- Cancer, sex, and sexuality
- How the female body works sexually
- Keeping your sex life going despite cancer treatment
- Effects of pelvic surgery for cancer on sexual function
- Radical hysterectomy
- Radical cystectomy
- Abdominoperineal resection
- Surgery for cancer of the vulva (vulvectomy)
- Pelvic exenteration
- Sex and pelvic radiation therapy
- Sex and chemotherapy
- Sex and hormone therapy
- Surgery for breast cancer can affect sexuality, too
- Summary table of how some common cancer treatments can affect sexuality and fertility
- Dealing with sexual problems
- Vaginal dryness
- Premature menopause
- Coping with the loss of a body part
- Reaching orgasm after cancer treatment
- Preventing pain during sex
- Special aspects of some cancer treatments
- Feeling good about yourself and feeling good about sex
- Chemotherapy changes the way you look
- Changing negative thoughts
- Overcoming depression
- Dealing with grief and loss
- Rebuilding self-esteem
- Good communication: The key to building a successful sexual relationship
- Overcoming anxiety about sex
- Rekindling sexual interest
- Sexual activity with your partner
- The single woman and cancer
- Frequently asked questions about sex and cancer
- Professional help
- American Cancer Society programs
- To learn more
Feeling attractive is just one part of your self-image. Dr. Wendy Schain, a psychologist who counsels men and women who have had cancer, describes self-esteem as a set of bank accounts:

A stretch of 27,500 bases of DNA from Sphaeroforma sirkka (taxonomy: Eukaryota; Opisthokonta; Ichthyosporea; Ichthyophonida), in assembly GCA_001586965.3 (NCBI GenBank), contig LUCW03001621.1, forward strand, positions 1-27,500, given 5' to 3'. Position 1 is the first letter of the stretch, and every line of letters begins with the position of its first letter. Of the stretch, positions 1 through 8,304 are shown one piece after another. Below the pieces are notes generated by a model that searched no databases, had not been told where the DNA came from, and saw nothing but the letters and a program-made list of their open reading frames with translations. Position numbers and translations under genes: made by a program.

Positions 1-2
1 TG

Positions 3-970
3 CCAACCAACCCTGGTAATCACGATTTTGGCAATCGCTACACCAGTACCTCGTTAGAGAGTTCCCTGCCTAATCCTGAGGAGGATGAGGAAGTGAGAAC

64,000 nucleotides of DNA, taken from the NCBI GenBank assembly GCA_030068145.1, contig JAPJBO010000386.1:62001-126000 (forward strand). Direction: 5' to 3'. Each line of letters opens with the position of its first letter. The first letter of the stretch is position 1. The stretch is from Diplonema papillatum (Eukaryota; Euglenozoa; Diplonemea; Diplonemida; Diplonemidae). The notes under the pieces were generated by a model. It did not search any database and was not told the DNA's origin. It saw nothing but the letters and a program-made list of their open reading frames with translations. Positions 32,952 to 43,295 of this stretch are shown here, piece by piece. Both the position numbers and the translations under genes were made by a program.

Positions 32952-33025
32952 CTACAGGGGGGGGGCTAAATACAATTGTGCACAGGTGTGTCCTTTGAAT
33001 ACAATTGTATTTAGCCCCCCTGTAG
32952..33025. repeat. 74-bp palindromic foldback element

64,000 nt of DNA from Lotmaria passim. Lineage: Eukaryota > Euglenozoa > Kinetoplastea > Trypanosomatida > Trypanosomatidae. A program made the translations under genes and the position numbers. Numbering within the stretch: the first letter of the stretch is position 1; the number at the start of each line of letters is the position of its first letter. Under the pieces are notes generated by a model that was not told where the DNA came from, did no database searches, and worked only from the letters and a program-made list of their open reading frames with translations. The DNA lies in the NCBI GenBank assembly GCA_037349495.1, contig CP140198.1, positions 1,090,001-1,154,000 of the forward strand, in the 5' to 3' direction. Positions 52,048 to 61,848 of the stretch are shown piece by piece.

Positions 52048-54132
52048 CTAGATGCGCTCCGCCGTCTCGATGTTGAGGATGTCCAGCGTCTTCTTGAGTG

- One account contains the net worth of your physical self — what your body can do and how you look.
- The second account is your social self — how easily you get along with others and the emotional support you can count on.
- In the third account is the total sum of your achieving self — what you have done in school, work, and personal and family relationships.
- The fourth account is for your spiritual self — your religious and moral beliefs and the strength they give you.
During your life, you make deposits in your accounts, but when a crisis like cancer comes up, you must also make withdrawals. Going through cancer treatment has costs. It takes time, and may take away some of your physical ability to function. It can harm your relationships with others, your career goals, and sometimes your faith. When funds from one of your accounts become low, you may need a “loan” from one of the others to balance your account.
Try to be aware of the costs of cancer in your life. Make a special effort to get new deposits for the accounts that remain active. By doing so, a drain from one area of your self-worth will not bankrupt you entirely. If your cancer treatment has affected your looks, focus on the love and care you get from friends and family who react to you with a deep level of intimacy. If treatment interrupts your work, use some of your energy to enrich your social or spiritual life.
Although you may sometimes feel that all your accounts are getting low, a more careful look should reveal some areas where “income” is still flowing in.
Last Medical Review: 02/25/2013
Last Revised: 02/25/2013